a.     Attested in early formula from c. AD 33-36 that Paul quotes in 1 Corinthians 15.3-5.

3.     Twelve

a.     Attested in early formula from c. AD 33-36 that Paul quotes in 1 Corinthians 15.3-5.

4.     500 disciples

a.     Attested in early formula from c. AD 33-36 that Paul quotes in 1 Corinthians 15.3-5.

b.     “Why does Paul add this remark?  The great NT scholar of Cambridge University, C. H. Dodd, replies, ‘There can hardly be any purpose in mentioning the fact that most of the 500 are still alive, unless Paul is saying, in effect, “The witnesses are there to be questioned.”’  Notice: Paul could never have said this if the event had not occurred.  He could not have challenged people to ask the witnesses if the event had never taken place and there were not witnesses.  But evidently there were witnesses to this event, and Paul knew that some of them had died in the meantime.  Therefore, the event must have taken place.”[19]

5.     James (Jesus’ brother)

a.     Attested in early formula from c. AD 33-36 that Paul quotes in 1 Corinthians 15.3-5.

b.     James was not a believer during Jesus’ ministry: Mark 3.21, 31; 6.3-4; John 7.5.

c.      Subsequently found to be a leader in the church: Acts 15.12-21; Galatians 1.19).

d.     Suffers martyrdom for his faith in the risen Jesus.

e.     “Given James’s antipathy to Jesus during his lifetime and his leadership of the church thereafter, it seems very plausible that his turnabout was due to a resurrection appearance of Jesus to him.  Paul’s personal contact with James in Jerusalem in AD 36 and his naming James in the list of witnesses makes this a firm conclusion.”[20]

6.     Paul

a.     An antagonistic opponent of Christianity

b.     Conversion and martyrdom 

d.     Origin of the disciple’s belief in the resurrection

                                               i.     What caused this belief?

                                              ii.     “R. H. Fuller points out, even the most sceptical critic must posit some mysterious X to get the movement going.  But the question is, what was that X?”[21]

                                            iii.     Belief is very early: not enough time for legend to develop

                                            iv.     Not from Christian influences: no Christianity yet!

                                              v.     Not from Pagan influences

1.     Sometimes alleged that there were many “dying-rising” gods in the ancient world and that Christianity could have borrowed or been influenced by them.

2.     “First, most scholars now agree that Fraser’s classification of ‘dying and raising gods’ is largely a scholarly construct that is not born out of the actual historical evidence.  Ironically, one of the leading voices among those who continue to champion a Greco-Roman oriented history of religions approach to early Christianity—Jonathan Z. Smith—has also been a leading voice in proclaiming the demise of the ‘dying and rising gods’ thesis.  In his well-known article ‘Dying and Rising Gods,’ Smith concludes: ‘The category of dying and rising gods, once a major topic of scholarly investigation, must now be understood to have been largely a misnomer based on imaginative reconstructions and exceedingly late or highly ambiguous texts.’  This rejection of the existence of a ‘dying and rising gods’ pattern among ancient Mediterranean religions has become a virtual consensus over the last half century.  And, obviously, if there is no identifiable concept of ‘dying and rising gods,’ then the Christian claims about Jesus can hardly be indebted to them.”[22]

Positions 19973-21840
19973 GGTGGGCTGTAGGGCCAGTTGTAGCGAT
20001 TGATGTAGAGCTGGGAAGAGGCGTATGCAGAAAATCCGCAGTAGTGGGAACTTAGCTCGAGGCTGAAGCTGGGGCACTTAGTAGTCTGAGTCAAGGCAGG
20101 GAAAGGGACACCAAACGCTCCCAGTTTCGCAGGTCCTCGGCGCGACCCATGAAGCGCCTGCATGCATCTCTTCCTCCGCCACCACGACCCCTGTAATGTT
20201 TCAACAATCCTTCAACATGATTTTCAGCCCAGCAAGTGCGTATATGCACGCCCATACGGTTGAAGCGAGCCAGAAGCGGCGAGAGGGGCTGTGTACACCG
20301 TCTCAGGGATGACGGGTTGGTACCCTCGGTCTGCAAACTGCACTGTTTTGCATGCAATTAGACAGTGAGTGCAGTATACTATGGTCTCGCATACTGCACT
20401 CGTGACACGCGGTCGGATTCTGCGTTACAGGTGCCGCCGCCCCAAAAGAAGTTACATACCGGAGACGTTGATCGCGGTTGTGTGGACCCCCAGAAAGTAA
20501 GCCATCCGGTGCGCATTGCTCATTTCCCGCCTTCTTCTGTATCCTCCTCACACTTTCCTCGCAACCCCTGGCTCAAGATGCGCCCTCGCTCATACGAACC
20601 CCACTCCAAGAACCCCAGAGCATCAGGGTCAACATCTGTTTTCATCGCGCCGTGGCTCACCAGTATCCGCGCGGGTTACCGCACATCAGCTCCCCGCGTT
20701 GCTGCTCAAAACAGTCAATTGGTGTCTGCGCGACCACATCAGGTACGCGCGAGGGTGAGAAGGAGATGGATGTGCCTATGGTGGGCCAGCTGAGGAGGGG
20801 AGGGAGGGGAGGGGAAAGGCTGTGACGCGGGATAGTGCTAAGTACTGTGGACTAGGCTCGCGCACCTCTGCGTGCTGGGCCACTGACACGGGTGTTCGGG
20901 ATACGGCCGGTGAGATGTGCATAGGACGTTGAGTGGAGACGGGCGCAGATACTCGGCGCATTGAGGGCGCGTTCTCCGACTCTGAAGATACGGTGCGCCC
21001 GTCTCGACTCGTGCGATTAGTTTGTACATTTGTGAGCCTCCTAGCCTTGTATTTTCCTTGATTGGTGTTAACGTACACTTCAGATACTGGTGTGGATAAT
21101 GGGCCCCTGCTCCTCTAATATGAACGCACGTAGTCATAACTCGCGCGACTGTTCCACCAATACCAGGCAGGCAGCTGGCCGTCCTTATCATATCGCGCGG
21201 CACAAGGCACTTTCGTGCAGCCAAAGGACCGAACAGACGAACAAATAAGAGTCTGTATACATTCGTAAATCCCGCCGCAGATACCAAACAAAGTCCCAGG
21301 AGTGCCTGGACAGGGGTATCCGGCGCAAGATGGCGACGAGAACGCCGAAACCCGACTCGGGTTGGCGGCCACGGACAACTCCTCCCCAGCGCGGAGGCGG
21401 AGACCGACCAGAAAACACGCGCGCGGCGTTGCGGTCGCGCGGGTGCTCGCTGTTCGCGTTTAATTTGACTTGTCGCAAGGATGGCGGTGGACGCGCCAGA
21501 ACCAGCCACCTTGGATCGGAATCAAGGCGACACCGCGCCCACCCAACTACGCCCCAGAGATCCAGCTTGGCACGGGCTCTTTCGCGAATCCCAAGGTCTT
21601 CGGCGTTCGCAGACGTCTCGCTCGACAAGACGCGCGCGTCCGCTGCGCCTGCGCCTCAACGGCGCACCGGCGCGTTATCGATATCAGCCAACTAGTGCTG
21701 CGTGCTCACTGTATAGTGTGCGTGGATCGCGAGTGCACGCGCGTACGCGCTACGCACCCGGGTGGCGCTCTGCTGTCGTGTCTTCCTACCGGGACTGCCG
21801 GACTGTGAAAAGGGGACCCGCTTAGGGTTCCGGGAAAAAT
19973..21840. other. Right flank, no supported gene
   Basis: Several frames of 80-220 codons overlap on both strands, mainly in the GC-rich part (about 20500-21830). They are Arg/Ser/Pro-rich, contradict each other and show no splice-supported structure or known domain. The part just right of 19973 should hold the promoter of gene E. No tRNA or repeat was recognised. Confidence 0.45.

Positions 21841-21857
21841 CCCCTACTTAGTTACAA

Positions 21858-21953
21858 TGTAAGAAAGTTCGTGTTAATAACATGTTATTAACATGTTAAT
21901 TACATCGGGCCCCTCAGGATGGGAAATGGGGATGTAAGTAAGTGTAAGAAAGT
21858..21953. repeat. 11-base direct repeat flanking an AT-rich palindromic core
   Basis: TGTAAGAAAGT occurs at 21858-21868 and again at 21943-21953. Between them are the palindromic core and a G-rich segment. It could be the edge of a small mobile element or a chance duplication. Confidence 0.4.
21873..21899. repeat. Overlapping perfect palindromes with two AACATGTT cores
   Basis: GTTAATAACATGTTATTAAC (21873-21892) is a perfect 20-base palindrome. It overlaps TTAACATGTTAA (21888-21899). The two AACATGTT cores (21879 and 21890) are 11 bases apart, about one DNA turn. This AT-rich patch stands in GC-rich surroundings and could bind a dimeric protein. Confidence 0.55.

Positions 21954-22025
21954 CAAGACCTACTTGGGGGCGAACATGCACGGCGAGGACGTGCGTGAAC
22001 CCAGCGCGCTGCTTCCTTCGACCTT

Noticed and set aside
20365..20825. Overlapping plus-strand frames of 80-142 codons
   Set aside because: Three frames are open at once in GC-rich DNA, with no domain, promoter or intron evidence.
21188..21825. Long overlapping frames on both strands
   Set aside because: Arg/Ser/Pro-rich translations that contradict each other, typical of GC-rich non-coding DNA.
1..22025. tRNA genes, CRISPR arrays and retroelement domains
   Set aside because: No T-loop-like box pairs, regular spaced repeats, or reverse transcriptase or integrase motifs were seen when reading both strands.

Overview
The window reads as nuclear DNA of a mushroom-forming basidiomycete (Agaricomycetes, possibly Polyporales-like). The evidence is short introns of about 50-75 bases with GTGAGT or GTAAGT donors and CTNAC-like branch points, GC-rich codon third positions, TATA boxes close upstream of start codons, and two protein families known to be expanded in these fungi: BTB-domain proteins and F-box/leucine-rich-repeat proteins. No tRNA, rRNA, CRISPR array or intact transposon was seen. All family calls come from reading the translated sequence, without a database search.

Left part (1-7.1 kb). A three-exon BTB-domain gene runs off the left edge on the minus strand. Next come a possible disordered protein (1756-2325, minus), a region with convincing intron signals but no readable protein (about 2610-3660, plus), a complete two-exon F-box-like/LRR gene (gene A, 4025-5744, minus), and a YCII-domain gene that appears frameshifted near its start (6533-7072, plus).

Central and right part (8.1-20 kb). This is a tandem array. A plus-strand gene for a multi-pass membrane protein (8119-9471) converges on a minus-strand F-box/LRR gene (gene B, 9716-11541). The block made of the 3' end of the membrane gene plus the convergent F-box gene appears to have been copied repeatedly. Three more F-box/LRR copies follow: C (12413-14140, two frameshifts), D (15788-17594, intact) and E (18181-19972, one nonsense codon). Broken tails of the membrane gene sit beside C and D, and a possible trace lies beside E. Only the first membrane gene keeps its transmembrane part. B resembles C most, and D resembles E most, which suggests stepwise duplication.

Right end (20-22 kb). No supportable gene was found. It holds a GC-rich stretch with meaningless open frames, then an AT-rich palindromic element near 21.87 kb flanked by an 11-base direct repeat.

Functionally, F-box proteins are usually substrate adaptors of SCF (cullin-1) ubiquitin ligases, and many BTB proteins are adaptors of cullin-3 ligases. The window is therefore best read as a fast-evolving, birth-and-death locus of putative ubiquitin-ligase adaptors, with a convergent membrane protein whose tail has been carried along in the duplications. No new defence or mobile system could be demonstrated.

vi.     Not from Jewish influences

1.     Jewish view of resurrection:

a.     At the end of history

b.     Of all the righteous or of all people

c.      No notion of a resurrection of an individual within history

2.     Concept of “translation” to heaven vs. resurrection

Responses to the Resurrection

1.     Hallucination explanations

a.     Increasing use of this concept in arguments against the resurrection

b.     “The Resurrection of Jesus: A Clinical Review of Psychiatric Hypotheses for the Biblical Story of Easter” Joseph W. Bergeron and Gary R. Habermas Irish Theological Journal 80.2 (2015), 157-172.

                                               i.     Look at three different kinds of psychiatric hypotheses

1.     Hallucinations

2.     Conversion disorders

3.     Bereavement-related visions

                                              ii.     “Based on a comprehensive Pubmed search of medical literature regarding Jesus’ disciples and related topics from 1918 to 2012, psychiatric hypotheses for the disciples’ post-crucifixion experiences of Jesus are not be found in peer-reviewed medical literature.”[23]
c.      Hallucinations: three types of causes

                                               i.     Psychophysiologic

1.     Due to alteration of brain structure and function

2.     Tumors, midbrain strokes, localized dysfunction of brain structures